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Indian Essence
Text by Shirin Mehta and Photograph by Ritam Banerjee
Published: Volume 19, Issue 5, May, 2011

Richard Armstrong, director, Guggenheim Museum, New York, visits Mumbai’s hardcore art collectors, galleries and collections...

"Perhaps I should be slightly apologetic here,” says Richard Armstrong, director, Guggenheim Museum, New York. “You cannot have a global collection without including India, so I am actually catching up.” The tall, bearded Armstrong was in Mumbai on a whirlwind ‘culture’ tour, taking in art collections and the Elephanta Caves. Admitting to being a victim of the usual clichés on India, he claims, “India has a robust economy and the potential to be a leader not just in money, but in ideas. You have had such a philosophical head start...you already have the power of ideas.”

Shirin Mehta catches up with him at Indigo restaurant in Mumbai, and discovers plans to include Indian artists in museum collections in New York and the under-development Guggenheim Abu Dhabi, designed by architect Frank Gehry.

Mumbai pictures
I discovered very strong galleries and a vibrant artist community here in Mumbai. We had a really great day looking at the Nicholson Collection.
I have seen some staggering pictures here. What is apparent is the Indian essence, despite modernism, and a very deep attraction for narration. India is a country of cordial exchanges. People talk a lot to each other and you find that in the paintings as well. The connection to literature too is more than what I see in other countries. It’s all accurate to the culture. I cannot recommend names of Indian artists…I am better at saying that I liked all of them so far.

Colour matters
In India, I have witnessed a different palette, more venturesome, a frequent use of red. I have seen a few nights with the sun going down and can understand where that is coming from. The palette is shaped by the sun. We, on the other hand, live in a palette of white and grey, which comes from the clouds. The light here has a different quality as I witnessed on the boat to the Elephanta Caves. The vegetation too is so different – you live in a giant garden, you never have a frost, it is another world altogether. This being an agrarian society, the colours remain more natural.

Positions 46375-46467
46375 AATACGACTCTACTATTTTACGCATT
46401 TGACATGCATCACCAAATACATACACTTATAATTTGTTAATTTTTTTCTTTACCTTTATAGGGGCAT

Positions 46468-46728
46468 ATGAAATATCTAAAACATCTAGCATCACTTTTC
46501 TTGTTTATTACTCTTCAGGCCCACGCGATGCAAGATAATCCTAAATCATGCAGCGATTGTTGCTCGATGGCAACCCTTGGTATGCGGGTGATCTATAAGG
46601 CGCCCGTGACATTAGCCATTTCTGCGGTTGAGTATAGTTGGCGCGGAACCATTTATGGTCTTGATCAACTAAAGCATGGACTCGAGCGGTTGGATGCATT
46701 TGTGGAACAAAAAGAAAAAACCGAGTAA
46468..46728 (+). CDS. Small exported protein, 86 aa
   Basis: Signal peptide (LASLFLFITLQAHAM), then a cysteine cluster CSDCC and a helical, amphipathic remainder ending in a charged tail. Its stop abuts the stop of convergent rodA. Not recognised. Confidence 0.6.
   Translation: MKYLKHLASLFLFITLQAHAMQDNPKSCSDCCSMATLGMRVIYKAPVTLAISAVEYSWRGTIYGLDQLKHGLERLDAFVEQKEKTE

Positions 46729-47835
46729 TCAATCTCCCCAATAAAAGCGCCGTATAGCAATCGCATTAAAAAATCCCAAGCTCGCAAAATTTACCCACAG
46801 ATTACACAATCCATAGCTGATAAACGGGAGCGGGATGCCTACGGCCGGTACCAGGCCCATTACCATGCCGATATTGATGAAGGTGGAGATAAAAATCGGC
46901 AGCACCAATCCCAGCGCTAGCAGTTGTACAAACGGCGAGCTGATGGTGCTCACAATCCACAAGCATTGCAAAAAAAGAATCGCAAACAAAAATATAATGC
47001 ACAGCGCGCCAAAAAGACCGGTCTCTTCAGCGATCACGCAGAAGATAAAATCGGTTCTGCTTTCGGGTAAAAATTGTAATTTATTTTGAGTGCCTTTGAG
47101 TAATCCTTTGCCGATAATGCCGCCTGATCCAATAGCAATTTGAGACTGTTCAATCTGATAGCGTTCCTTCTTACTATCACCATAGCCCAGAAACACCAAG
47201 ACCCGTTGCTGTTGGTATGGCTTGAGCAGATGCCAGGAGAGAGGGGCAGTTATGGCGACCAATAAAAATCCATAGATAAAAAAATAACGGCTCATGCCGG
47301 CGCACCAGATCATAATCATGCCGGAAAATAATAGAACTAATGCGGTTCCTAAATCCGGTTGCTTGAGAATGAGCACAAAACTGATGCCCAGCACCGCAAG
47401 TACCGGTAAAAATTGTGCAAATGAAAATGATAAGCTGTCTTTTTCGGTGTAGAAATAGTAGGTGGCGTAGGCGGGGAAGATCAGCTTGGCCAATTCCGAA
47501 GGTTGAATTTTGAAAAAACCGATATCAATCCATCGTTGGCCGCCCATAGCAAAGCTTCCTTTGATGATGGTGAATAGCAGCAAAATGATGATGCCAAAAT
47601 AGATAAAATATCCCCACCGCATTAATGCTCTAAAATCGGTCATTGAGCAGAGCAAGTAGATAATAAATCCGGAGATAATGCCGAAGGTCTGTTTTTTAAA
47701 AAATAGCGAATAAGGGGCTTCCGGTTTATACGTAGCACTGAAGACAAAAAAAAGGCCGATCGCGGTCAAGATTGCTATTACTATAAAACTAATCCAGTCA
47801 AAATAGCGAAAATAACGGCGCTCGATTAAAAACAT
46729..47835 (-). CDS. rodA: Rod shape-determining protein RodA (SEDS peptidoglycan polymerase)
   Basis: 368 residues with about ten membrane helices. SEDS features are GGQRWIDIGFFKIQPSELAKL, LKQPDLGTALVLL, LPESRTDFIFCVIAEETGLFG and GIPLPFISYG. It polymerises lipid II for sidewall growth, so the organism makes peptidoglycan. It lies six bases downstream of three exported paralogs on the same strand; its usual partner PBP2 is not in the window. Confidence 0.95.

The Guggenheim
The Guggenheim is a completely radical thing based on the idea that art can change human behaviour. When the Frank Lloyd Wright building came up in 1959, it resulted in a total radicalisation of art. The spiral design of the building, almost like a parking lot, made art so much more democratic and approachable. I wish to reconnect to that beginning. ‘Beauty will save the world’ it has been said but I am not sure that I always believe in that. We are trying to redefine beauty for ourselves.

Anish Kapoor
Yes of course India can claim Anish Kapoor as its own. I am surprised he has not exhibited here earlier. We made a large commission to him and the work is exhibited in Bilbao. He is one of those landmark artists who changes his era. His work remains unusual, unique and very ambitious. He has been working steadily for the last 20 years and somewhere along the way, the world caught up with him.

M F Husain
I see his canvas every morning at the hotel where I live. I enjoy its tremendous vibrance. I have learnt that he is no longer in India and unable to return. It is a terrible fate but a wonderful endorsement about the power of art. Though I guess it is totally inconvenient for him.

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